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LIVESTOCK-Cattle futures retreat as coronavirus surge stokes demand worries

By Karl Plume

CHICAGO, Nov 18 (Reuters) - U.S. cattle futures fell on Wednesday as rising coronavirus infection rates stoked concerns about potential supply-chain disruptions and reduced demand for beef as health restrictions shutter restaurants and discourage travel.

U.S. stocks dove on Wednesday as investors weighed surging COVID-19 infections and mounting shutdowns against encouraging vaccine developments.

An April plunge in cattle futures to decade lows during the first U.S. coronavirus spike remains fresh in traders' minds.

"The whole livestock complex is concerned about another shutdown," said Craig VanDyke, analyst with Top Third Ag Marketing. "It's a problem for the protein sector."

Chicago Mercantile Exchange December live cattle dropped 0.675 cent to 110.650 cents per pound, while actively traded February futures fell 0.425 cent to 113.150 cents per pound. January feeder cattle tumbled 2.425 cents to 137.300 cents per pound.

Wholesale beef prices remain firm, but investors fear the rise could be short-lived.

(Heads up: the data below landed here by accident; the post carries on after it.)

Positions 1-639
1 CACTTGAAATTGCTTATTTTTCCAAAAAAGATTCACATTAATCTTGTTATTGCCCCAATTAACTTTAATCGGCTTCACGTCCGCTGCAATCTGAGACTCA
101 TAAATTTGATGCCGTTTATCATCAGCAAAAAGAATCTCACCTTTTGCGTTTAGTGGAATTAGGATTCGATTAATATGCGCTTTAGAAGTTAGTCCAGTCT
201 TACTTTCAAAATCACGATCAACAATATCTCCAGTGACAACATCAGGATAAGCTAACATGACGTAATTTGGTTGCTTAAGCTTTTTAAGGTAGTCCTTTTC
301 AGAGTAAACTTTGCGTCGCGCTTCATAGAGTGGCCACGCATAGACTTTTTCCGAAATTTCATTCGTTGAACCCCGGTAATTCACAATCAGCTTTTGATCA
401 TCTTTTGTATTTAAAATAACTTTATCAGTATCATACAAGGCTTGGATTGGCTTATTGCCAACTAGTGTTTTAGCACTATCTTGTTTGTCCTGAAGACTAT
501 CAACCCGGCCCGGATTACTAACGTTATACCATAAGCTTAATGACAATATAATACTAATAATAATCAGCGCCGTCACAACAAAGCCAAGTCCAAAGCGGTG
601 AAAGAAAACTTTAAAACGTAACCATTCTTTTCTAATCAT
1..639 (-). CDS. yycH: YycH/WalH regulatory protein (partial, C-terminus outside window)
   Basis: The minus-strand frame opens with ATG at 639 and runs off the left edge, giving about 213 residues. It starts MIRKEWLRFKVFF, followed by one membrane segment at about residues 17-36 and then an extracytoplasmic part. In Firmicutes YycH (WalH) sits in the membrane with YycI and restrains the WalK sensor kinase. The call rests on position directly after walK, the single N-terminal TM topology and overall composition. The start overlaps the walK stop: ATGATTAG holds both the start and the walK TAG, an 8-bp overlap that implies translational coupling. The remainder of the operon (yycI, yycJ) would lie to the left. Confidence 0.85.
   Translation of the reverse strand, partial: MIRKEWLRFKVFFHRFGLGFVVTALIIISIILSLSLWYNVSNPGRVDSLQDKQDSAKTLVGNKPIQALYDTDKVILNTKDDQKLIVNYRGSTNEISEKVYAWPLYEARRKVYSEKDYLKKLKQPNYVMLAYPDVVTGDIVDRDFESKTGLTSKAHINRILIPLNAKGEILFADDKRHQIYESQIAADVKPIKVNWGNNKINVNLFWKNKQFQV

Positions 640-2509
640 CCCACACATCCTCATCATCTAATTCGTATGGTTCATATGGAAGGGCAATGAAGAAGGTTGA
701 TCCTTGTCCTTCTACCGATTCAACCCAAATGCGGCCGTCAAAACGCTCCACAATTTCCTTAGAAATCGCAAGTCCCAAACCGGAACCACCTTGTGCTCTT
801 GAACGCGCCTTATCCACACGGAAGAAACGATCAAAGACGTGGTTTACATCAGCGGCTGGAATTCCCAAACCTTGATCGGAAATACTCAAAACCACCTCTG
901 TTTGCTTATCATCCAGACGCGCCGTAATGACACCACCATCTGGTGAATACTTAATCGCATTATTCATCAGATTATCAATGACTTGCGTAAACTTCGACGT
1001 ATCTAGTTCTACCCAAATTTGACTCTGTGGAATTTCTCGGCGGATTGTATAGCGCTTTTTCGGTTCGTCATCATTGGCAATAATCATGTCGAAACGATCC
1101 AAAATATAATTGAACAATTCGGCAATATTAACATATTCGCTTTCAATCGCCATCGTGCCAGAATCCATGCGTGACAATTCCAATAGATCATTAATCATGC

"They're loading up right now, tying to store as much as they can and then see what happens. If there's a slowdown in the chain, they'll then still have product to move," VanDyke said.

The U.S. Department of Agriculture (USDA) said the choice boxed beef cutout jumped $2.12 on Wednesday to $235.84 per cwt, the highest since June.

Disappointing cash cattle sales at central and southern Plains feedlot markets added pressure to futures.

A small number of cattle traded at Plains feedlots at $110 per cwt, steady with the top trades last week. Firm packer bids earlier in the week had initially fueled hopes that cash prices would be higher this week.

Lean hog futures ended mixed on Wednesday as traders weighed potential COVID-19 disruptions, export prospects and weak cash hog and pork prices.

December lean hogs settled at 65.800 cents per pound while actively traded February ended at 65.900 cents per pound, both up 0.275. Deferred contracts were down as much as 0.550 cent.

(Reporting by Karl Plume in Chicago Editing by Matthew Lewis)

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